Law targets cleanup at four Metro East coal ash sites

By Bob Pieper for Chronicle Media

Ameren power station in Venice has not burned coal since the mid 1970’s. (Photo courtesy of BuiltStLouis)

Gov. J.B. Pritzker, July 30, signed legislation designed to prevent coal ash pollution and facilitate clean up at coal ash-contaminated sites — including four Metro East sites.

“Coal ash is a public health issue and a pollution issue, and the state of Illinois is taking action to keep communities safe,” said Pritzker. “This new law will protect our precious groundwater and rivers from toxic chemicals that can harm our residents.”

“With SB 9 becoming law, Illinois clearly demonstrates that we are not content to simply respond to environmental catastrophes after they occur, but instead that we will stand up and protect our homes and families from those risks,” concurred State Sen. Scott Bennett (D- Champaign). “This is comprehensive, proactive legislation that provides the protections, regulations and financial assurances that we need to prevent more coal ash crises in our communities.”

The Illinois Coal Ash Pollution Prevention Act (Senate Bill 9) amends the state Environmental Protection Act to effectively prohibit coal ash discharge into the environment, according to a summary from the governor’s office.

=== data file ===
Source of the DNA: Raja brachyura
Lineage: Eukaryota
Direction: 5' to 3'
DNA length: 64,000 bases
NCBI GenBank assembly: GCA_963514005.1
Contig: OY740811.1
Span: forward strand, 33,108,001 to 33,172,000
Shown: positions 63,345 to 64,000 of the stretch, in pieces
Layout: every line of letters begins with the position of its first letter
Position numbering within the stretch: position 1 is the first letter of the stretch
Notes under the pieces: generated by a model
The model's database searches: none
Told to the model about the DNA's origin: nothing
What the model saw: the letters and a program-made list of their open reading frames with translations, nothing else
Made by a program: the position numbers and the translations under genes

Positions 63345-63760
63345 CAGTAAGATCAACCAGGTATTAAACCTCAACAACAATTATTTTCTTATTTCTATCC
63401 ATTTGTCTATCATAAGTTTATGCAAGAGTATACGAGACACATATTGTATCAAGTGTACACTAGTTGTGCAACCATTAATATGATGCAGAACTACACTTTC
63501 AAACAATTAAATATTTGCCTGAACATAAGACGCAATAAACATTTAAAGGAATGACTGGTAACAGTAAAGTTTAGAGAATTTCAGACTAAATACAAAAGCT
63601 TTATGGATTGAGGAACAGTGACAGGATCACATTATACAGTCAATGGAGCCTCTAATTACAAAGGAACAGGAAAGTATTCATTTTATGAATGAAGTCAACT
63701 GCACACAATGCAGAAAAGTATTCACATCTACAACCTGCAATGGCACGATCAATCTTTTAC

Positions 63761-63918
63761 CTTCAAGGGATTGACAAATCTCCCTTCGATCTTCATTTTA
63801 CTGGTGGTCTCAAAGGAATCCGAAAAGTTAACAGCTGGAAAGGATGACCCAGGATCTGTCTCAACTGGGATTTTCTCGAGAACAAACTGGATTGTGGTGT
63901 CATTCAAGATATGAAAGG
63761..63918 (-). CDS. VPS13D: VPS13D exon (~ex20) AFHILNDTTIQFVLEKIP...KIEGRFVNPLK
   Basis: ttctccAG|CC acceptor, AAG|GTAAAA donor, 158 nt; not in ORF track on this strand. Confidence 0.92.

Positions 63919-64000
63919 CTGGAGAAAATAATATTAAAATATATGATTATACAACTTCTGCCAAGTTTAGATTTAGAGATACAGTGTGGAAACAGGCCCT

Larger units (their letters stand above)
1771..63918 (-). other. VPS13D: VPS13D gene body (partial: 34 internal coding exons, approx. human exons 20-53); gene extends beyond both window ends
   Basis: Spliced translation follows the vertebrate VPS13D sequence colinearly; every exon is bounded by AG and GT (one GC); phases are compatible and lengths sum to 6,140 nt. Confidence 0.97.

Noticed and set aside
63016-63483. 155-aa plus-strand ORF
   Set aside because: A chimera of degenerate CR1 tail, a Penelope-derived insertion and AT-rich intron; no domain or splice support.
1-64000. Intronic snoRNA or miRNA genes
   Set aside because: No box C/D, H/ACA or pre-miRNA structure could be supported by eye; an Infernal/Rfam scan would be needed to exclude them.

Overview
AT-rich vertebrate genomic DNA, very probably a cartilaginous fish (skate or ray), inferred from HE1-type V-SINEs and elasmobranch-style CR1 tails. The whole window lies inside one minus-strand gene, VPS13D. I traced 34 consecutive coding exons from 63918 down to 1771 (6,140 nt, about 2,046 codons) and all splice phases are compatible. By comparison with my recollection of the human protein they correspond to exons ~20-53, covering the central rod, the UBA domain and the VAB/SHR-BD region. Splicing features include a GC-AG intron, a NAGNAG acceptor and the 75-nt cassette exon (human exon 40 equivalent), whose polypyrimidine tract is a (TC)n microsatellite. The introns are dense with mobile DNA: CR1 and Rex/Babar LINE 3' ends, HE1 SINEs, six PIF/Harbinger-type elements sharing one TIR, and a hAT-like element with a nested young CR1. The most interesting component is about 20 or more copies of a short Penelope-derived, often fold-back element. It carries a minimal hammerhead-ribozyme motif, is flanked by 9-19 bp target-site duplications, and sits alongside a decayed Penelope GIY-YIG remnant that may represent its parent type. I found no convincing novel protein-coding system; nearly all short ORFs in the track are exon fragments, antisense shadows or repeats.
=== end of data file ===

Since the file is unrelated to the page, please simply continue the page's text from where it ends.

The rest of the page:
It requires the owners or operators of “coal combustion residual (CCR) surface impoundments,” such as landfills and piles, to obtain permits from the Illinois Environmental Protection Agency (IEPA), which will also have to approve the closing of any such facilities.

The law requires assurances that CCR owners and operators have the financial resources to cover costs for adequate site maintenance and the eventual closing of their facilities.

It also authorizes stricter standards for coal ash cleanup and mandates public comment periods prior to the closing of coal ash sites.

If necessary, the new law also allows the IEPA funding to step in and run cleanup programs; using funds raised through fees charged for the newly required permits.

“By signing this bill into law, Gov. Pritzker has taken a historic step in protecting communities and the environment from dangerous coal ash pollution across Illinois,” said Colleen Smith, legislative director for the Illinois Environmental Council. “Now, polluters will be held responsible for the cleanup of their toxic waste — not residents of Illinois.”

To implement the new legislation, the IEPA must, within the next eight months, propose new rules to the state Pollution Control Board for the regulation of coal ash in the state.  The new rules are to then be implemented within 12 months.

The new law comes in the wake of a November 2018 analysis of federally required water quality monitoring – compiled by the Environmental Integrity Project, Earthjustice, the Prairie Rivers Network and the Sierra Club — which found Illinois has more coal ash ponds leaching unsafe levels of contaminants into groundwater than any other state in the nation.

Such pollution can pose health risks for humans; as coal ash can contain chemicals and heavy metals, including arsenic, mercury and lead, that have been linked to cancer, heart disease, reproductive issues and brain damage in children, according to the report.